There is No Such Thing as a Harmless Biscuit

Sugar/junk food addiction comes from many avenues, one that I’m talking about today is our gut bacteria. In our guts we have trillions of bacteria that make up a natural biome responsible for a huge part of our immune system among other things. What gut biome we have is heavily related to our diet and other lifestyle choices. Other such activities that may affect gut bacteria other than diet are: drug use including alcohol and tobacco, sleep, stress and disease. Nutritionally our biomes are dictated by the diversity of the foods we eat such as how much fibre is consumed, a good number to adhere to is 14 grams of fibre per 1000 calories consumed, an easy way to keep track of this is by using the free mobile app myfitnesspal, ensure to consume multiple sources of fibre from different fruits and vegetables, nuts and seeds and keeping your carbohydrate sources varied too but try to not include wheat.


This brings me to my main point, there is no such thing as a harmless biscuit. Have you ever noticed that after one biscuit you are always up for “one more”? Or have you noticed that once you begin your diet of healthy eating its somewhat easy once you get going but those first few days and sometimes weeks can be difficult, not just mentally but you genuinely feel physically addicted to whatever it is that you are not supposed to be consuming?


As I mentioned in the opening statement there are many reasons for this and the one I’m making a point on is our gut biome. For some people or arguably for everyone but only at some points in our lives we can have “anything in moderation” unfortunately this is not the case for some and it is up to you as an individual to assess whether or not you can have a harmless biscuit with no consequences. I know for myself that there have been times in my life where a single piece of harmless food was what caused a cascade of events such as going on a bender and eating out the entire fridge.


I understand it may seem overkill to point the finger at a single piece of food, if you feel this is too harsh then I can only imagine that you have never experienced this feeling of moreishness when it comes to snack food and I envy you.


This potential physical addiction may come from our gut biome, it survives on what we eat as well as the by-products of what we eat, we are quite literally what we eat. If you have been consuming a particular food in your diet this will be represented in your gut biome and if you suddenly stop consuming this food such as high sugars found in fizzy drinks, cakes, biscuits, breads, breakfast cereals etc then your guts biomes response is to try to get you back on these foods for their own survival.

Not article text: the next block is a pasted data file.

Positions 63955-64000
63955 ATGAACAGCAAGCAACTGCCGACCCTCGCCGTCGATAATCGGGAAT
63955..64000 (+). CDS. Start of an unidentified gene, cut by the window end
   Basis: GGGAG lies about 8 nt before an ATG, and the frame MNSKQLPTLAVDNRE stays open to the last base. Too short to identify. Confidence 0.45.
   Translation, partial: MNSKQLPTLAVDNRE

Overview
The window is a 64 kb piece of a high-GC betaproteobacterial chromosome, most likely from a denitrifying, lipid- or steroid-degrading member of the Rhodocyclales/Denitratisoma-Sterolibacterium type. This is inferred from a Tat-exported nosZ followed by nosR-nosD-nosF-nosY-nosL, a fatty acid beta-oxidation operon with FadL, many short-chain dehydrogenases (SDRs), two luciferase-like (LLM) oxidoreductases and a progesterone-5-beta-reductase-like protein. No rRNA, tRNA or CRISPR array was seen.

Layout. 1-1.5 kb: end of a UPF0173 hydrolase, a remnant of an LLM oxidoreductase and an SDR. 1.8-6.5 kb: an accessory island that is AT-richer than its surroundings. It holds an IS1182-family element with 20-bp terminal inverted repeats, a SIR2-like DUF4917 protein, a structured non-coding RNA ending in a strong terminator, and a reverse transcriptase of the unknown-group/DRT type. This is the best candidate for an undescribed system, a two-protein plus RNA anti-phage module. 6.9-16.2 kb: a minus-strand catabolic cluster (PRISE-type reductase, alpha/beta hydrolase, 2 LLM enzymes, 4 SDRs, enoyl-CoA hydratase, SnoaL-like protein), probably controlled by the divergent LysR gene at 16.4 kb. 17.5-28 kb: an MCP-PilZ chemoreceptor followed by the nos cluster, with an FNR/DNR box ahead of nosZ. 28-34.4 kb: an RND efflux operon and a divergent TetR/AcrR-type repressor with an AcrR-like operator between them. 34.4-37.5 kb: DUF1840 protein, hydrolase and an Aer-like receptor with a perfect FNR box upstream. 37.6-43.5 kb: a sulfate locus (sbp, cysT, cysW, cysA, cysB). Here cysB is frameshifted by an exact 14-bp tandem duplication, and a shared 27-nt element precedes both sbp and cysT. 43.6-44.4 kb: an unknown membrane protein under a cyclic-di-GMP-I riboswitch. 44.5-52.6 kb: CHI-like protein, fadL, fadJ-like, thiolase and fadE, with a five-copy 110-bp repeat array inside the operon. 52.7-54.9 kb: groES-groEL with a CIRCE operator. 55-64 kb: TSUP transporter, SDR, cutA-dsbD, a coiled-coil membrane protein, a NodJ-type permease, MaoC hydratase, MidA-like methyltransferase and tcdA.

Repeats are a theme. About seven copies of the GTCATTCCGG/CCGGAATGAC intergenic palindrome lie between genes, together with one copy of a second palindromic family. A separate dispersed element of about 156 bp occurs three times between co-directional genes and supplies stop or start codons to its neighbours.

Equipped with this knowledge you can at least know what may be going on and have strength to battle it. What this possibly means is that for some even just the smallest piece of bread or drink of juice can spell disaster and be the trigger for a poor eating again.


The take home message: consume multiple fibre sources from fruits, veg, nuts, seeds and carbohydrates but not wheat, for carbohydrate sources try; buckwheat, plain oats, brown rice, white rice, white and sweet potatoes and amaranth. Use an app like myfitnesspal to keep track (at least for a week or 2 to see what fibre in your diet looks like), eating one piece of food that is undesirable may spell disaster for you, those cravings are not all in your head and may be more physical than you first realised.


In my next few blog posts look forward to hearing about my own fitness goal/gym routine/philosophy and perhaps some posts about a hobby I take part in that helps with mobility and active recovery as well as bridging that gap between a sedentary lifestyle and an active one. You can read ahead, my routine is based on the Westside barbell conjugate method and the hobby I’m talking about is of course Kendama.

by Sean Cosgrove


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